Courtland considering historic district designation

Published 11:33 am Friday, September 15, 2017

Courtland residents interested in having the town be designated a national historic district learned details of the process on Tuesday afternoon in the supervisors’ boardroom. Presenting the information was Elizabeth H. Lipford of the Department of Historic Resources from Richmond.

Early on, she informed them that the town is eligible — though apparently no one’s looked at the issue for 17 years — and that a recommendation could be made as early as next week.

A National Register Historic District is defined as a collection of buildings that share a similar period of development and architectural character, said Lipford, an architectural historian for the Eastern Regional Preservation Office. Boundaries can be physical in nature, such as a river, hills, lakes or valleys, or made by people, such as roads and highways; political borders can also be considered.

For a property to be placed on the list, must meet at least one of the four following criteria:

First, it must have a history and have made contributions to broad patterns of history. Second, significant persons must be associated with the place. Third, historic architecture and design — including landscaping — are included; and fourth, if archaeological sites are present, research could be done to see what can be learned. She added that a lot of sites on the register are based on the last point.

The town comes under the first and third qualifications, and Lipford noted there are 250 buildings within a qualifying area. One of, if not the most notable places is the courthouse, dating to 1752. She noted that Southampton is one of the few counties in which the courthouse has always been in the same place.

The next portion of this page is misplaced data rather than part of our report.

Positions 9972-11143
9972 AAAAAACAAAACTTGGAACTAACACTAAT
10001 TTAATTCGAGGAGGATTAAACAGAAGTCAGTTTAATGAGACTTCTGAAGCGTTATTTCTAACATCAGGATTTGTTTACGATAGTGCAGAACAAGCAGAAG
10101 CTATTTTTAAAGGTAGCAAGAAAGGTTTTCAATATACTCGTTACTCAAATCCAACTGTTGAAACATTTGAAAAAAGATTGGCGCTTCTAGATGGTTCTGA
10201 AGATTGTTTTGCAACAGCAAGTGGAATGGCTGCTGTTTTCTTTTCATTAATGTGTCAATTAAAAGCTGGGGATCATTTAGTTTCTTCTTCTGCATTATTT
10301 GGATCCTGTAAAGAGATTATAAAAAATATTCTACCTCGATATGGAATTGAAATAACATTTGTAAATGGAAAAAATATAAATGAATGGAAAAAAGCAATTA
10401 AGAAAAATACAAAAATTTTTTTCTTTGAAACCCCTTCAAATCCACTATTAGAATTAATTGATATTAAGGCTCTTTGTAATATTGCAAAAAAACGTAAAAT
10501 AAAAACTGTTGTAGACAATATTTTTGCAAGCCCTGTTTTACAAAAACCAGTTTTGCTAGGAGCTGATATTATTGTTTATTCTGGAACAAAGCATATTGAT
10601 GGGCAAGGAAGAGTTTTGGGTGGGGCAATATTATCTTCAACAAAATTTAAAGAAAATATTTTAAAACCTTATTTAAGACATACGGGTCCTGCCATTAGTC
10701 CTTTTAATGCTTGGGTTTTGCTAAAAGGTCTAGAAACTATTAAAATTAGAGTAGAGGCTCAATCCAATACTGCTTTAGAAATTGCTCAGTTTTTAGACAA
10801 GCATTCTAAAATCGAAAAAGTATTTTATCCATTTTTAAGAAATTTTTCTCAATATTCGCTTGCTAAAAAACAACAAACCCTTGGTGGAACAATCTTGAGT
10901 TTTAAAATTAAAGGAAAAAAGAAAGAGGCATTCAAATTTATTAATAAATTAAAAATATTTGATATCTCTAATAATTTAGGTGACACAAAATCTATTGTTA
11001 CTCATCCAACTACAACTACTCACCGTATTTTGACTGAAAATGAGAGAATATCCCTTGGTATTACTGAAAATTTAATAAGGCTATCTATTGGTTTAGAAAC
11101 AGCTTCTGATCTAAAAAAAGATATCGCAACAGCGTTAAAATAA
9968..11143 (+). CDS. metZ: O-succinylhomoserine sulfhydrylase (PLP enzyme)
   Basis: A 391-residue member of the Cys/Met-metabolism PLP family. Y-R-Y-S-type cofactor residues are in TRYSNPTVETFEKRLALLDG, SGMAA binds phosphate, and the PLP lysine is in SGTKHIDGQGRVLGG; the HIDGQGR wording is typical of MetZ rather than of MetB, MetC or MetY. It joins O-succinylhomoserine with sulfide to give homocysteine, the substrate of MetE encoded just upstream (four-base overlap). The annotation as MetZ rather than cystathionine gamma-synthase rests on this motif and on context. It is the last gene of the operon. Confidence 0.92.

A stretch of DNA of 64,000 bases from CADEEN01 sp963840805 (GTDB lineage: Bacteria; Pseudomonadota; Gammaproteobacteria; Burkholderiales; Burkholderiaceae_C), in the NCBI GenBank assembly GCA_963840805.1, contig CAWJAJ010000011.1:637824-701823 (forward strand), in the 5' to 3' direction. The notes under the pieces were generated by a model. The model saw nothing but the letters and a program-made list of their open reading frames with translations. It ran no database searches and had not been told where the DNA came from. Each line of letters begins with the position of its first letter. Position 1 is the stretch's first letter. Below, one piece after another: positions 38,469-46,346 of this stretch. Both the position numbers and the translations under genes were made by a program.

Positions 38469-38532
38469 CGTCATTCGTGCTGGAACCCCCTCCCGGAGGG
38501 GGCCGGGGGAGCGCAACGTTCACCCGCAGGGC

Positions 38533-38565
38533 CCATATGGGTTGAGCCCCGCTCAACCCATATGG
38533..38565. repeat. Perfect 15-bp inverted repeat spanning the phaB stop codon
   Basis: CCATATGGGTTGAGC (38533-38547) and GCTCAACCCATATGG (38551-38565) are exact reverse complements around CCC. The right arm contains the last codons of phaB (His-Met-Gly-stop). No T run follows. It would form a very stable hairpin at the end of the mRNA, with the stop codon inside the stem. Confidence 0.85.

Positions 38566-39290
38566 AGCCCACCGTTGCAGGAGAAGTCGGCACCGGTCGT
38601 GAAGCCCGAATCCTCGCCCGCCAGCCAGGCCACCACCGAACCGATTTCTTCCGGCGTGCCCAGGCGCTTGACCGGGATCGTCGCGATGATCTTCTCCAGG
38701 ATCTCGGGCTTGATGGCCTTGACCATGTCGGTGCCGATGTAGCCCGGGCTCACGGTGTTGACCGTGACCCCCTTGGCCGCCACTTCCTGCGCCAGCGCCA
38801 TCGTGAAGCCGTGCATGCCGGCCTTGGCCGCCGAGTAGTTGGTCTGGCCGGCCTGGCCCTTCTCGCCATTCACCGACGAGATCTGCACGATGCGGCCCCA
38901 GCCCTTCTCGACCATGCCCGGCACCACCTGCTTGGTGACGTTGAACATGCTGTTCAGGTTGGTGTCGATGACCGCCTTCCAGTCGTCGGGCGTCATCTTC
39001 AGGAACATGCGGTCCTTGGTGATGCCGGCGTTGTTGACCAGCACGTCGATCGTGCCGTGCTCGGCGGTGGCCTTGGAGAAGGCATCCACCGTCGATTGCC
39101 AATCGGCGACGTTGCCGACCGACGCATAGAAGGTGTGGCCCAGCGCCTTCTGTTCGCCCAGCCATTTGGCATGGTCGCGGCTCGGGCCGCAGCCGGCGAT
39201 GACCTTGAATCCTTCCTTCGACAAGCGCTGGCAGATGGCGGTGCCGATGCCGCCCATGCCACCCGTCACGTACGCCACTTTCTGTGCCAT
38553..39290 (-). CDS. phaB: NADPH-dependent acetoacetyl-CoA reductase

“For state and national levels, it’s an honorary designation,” said Lipford. “Changing out windows is OK, for example. We don’t get involved, but we’ll make recommendations about sensitive preservation treatment.

She noted that there is a state review board and board of Historic Resources, the latter of which appointed by the governor. They have the authority to put things and places on the state register.

The same criteria and forms apply for both national and state designations. To be on the former, though, doesn’t not automatically include the latter.

To inventory places and determine what qualifies can be a big project, said Lipford. Such a survey can be expensive if a consultant is used.

“Probably to do a whole inventory can cost $40,000 to $50,000,” she said, adding that it doesn’t have to be done in one fell swoop. For example, a small district can be outlined one year, and a nomination report made the next, and so on. Once a place is listed, it stays listed.

There’s no state funds available, but there is a tax-incentive program that can be sought.

The National Parks Service sometimes has grants, she added.

“We hope that you will consider going forth with the designation. We would love to work with the town toward that end. If not, you still have an eligible district and that’s important, too,” Lipford said. “Courtland is pretty high in richness of history.”